Identity Fusion Responds to Directory Services (OpenDJ) Security Advisory #201703

ForgeRock released Security Advisory #201703 covering two medium security vulnerabilities for Directory Services (OpenDJ) impacting versions 2.6 on up to 3.5.1 as well as the embedded OpenDJ in OpenAM 12.X, 13.0.0, and 13.5.0.

Vulnerability Issue #201703-01: Bind Request trace logging shows plaintext password

The first vulnerability “Bind Request trace logging shows plaintext password”, is only applicable if stack trace logging has been enabled on your OpenDJ server. This is not enabled out of the box and is not something Identity Fusion leaves enabled for their customers as it results in very large log files and can impact performance.

Is your OpenDJ server vulnerable?

This vulnerability exists in OpenDJ 3 to 3.5.1. You can determine if your OpenDJ server is vulnerable by checking if the steps documented in “Enable Debug Logging” on the Troubleshooting Server Problems section of the OpenDJ Administration Guide have been followed. Another option is to authenticate as Directory Manager against your OpenDJ server, then look in the OpenDJ log directory for a file named debug and determine if it contains your Directory Manager password.

What should you do if your server is vulnerable?

Disabling the debug log and deleting the existing debug logs is enough to protect you from this vulnerability until you have time to apply the patch.

While you’re checking for plain text passwords…

While you’re checking on this vulnerability, we also recommend you check shell histories for commands containing the Directory Manager password. This is something we often see at customer’s sites and is easily remedied.

Which servers should you check?

Keep in mind that any Unix or Unix variant that can communicate with the LDAP server could possibly have Directory Manager passwords in the command line, such as on an OpenAM server, so check more than just the OpenDJ servers. When you find the plain text password in a shell history, delete or edit the shell history of the user to remove the applicable commands and train your staff to prevent leaving the Directory Manager password in the shell history.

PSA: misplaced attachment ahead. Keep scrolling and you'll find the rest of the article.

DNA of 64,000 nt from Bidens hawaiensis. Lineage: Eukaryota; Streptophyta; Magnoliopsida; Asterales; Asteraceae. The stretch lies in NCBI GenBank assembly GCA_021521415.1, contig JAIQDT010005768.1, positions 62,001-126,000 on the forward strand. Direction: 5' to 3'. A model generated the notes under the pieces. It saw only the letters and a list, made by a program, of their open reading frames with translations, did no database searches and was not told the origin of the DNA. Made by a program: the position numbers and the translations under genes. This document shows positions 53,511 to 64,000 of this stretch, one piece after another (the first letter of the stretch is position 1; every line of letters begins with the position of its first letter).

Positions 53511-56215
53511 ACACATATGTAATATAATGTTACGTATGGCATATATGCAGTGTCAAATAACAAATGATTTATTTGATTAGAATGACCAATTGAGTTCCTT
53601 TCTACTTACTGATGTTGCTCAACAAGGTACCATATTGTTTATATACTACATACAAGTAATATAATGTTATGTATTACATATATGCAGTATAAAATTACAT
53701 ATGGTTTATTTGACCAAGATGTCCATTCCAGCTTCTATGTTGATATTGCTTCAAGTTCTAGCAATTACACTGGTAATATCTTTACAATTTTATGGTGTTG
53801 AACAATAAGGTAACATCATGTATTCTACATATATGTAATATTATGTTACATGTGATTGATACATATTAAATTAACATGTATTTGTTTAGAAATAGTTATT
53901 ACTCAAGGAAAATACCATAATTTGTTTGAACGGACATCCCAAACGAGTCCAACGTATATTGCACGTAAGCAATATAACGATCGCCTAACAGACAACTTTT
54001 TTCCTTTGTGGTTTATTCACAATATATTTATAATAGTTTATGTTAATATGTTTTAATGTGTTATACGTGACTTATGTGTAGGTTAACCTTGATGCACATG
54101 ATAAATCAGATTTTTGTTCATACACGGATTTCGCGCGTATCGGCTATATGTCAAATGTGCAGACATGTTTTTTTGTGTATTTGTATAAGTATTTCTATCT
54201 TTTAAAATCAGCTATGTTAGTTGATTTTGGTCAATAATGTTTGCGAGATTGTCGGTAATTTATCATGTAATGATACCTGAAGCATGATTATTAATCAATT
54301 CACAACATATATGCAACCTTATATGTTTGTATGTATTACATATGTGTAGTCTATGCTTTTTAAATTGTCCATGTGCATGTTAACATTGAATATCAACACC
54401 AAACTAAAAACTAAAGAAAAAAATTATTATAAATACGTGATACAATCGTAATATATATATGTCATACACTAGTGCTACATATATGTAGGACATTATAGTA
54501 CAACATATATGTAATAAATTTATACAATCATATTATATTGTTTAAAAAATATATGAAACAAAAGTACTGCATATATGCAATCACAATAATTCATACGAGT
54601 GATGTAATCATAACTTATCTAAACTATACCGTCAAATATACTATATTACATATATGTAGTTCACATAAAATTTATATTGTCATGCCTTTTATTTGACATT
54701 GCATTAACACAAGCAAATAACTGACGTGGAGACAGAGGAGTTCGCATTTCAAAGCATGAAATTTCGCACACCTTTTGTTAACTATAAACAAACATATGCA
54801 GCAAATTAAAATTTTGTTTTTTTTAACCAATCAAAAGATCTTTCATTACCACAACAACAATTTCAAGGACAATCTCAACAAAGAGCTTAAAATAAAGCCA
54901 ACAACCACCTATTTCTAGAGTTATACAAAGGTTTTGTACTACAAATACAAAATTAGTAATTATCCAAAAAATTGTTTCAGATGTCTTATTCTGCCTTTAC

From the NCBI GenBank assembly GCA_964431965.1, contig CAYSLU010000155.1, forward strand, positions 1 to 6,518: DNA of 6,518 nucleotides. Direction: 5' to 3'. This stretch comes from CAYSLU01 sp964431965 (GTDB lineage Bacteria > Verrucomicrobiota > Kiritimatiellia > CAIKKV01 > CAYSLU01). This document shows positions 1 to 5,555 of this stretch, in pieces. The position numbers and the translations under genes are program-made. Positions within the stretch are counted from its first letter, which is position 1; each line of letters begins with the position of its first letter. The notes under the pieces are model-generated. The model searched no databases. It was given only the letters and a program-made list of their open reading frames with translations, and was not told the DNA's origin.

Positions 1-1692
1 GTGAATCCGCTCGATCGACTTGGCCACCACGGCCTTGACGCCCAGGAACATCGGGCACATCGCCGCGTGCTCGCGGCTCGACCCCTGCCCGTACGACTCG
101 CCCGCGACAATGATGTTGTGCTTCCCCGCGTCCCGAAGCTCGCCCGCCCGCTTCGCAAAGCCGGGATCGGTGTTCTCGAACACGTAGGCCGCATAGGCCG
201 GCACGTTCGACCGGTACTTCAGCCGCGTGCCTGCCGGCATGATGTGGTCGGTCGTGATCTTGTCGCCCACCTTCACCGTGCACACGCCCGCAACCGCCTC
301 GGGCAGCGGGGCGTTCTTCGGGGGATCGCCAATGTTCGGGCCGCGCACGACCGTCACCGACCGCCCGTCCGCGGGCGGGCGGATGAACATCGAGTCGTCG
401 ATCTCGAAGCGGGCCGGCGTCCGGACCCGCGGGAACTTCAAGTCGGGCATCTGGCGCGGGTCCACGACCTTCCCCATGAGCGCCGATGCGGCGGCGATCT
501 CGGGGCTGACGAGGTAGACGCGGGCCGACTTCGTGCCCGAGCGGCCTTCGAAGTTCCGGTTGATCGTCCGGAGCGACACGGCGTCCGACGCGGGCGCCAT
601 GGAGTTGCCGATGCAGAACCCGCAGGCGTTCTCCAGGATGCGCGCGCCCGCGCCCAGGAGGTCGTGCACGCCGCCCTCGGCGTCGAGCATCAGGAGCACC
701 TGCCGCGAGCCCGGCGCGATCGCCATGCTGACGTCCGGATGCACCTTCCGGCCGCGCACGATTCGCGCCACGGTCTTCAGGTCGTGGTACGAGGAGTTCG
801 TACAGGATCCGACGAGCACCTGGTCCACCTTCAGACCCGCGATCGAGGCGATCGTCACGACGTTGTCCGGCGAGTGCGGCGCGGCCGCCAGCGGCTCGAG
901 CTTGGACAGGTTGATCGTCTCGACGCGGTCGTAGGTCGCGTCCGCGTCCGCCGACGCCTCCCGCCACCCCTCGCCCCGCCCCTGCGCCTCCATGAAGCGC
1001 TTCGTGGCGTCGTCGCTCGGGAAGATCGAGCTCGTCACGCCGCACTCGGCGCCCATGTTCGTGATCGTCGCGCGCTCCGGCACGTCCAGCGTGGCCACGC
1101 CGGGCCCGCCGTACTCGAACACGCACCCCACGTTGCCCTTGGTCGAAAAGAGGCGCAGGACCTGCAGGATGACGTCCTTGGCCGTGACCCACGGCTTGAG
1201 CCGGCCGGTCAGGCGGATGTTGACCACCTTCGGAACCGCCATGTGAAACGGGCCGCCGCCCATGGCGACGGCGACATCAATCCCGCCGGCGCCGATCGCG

How do you keep from using plain text passwords with OpenDJ’s tools?

The LDAP tools that come with OpenDJ have options for prompting the user for the password as well as specifying a file that contains the password in plain text. For many of the tools, such as ldapsearch, the options are the same:

-w -
--bindPassword -

Specifying a value of “-” with -w or --bindPassword causes ldapsearch to prompt the user for the bind password before the command executes.

-j /path/to/file/name.txt
--bindPasswordFile /path/to/file/name.txt

With this option, the user places the password in a text file right before use of the OpenDJ tools and deletes the file when they are done using the tools for that session.  However, if the user does not delete the file immediately after no longer needing it, the plain text password remains on the file system which in itself is a risk.

Not all OpenDJ tools use those options or use them with the same option name, so use the --help option to review that tool’s available options.

 

Vulnerability Issue #201703-02: Sending random data to LDAP/LDAPS ports may expose information about the service

The second vulnerability “Sending random data to LDAP/LDAPS ports may expose information about the service”, exposes the vendor name of the LDAP server, but does not expose the version or any other additional information.

The following is an example of the information that is exposed:

Cannot decode the provided ASN.1 sequence as an LDAP message because the first element of the sequence could not be decoded as an integer message ID: org.forgerock.opendj.ldap.DecodeException: Cannot decode the provided ASN.1 integer element because the length of the element value was not between one and four bytes (actual length was 55)

Is your OpenDJ server vulnerable?

This vulnerability exists in OpenDJ 2.6 to 3.5.1. You can determine if your OpenDJ server is vulnerable by connecting to it on the LDAP or LDAPS port and sending a large chunk of random data to it. If you see the information I listed above, you were able to trigger the vulnerability.

What should you do if your server is vulnerable?

There isn’t much you can do about this prior to applying the patch. If you block all internet access to your OpenDJ servers, the concern that remains is a malicious employee would be able to determine you’re running a ForgeRock OpenDJ server. However, that information can also be learned through normal business interactions or through light social engineering, so the risk associated with the second vulnerability, when combined with networking rules restricting access to your OpenDJ ports, is relatively low.

Where can you find the patches?

If your version of OpenDJ has never been patched, you may download the patch from Backstage under Security Advisory #201703.

If your version of OpenDJ already contains one or more patches and you wish to patch OpenDJ, please open a ticket with ForgeRock Support requesting a patch updated for your organization.

And, of course…

If you need our assistance, please let us know and we’ll be happy to assist.

Leave a comment

Leave a Reply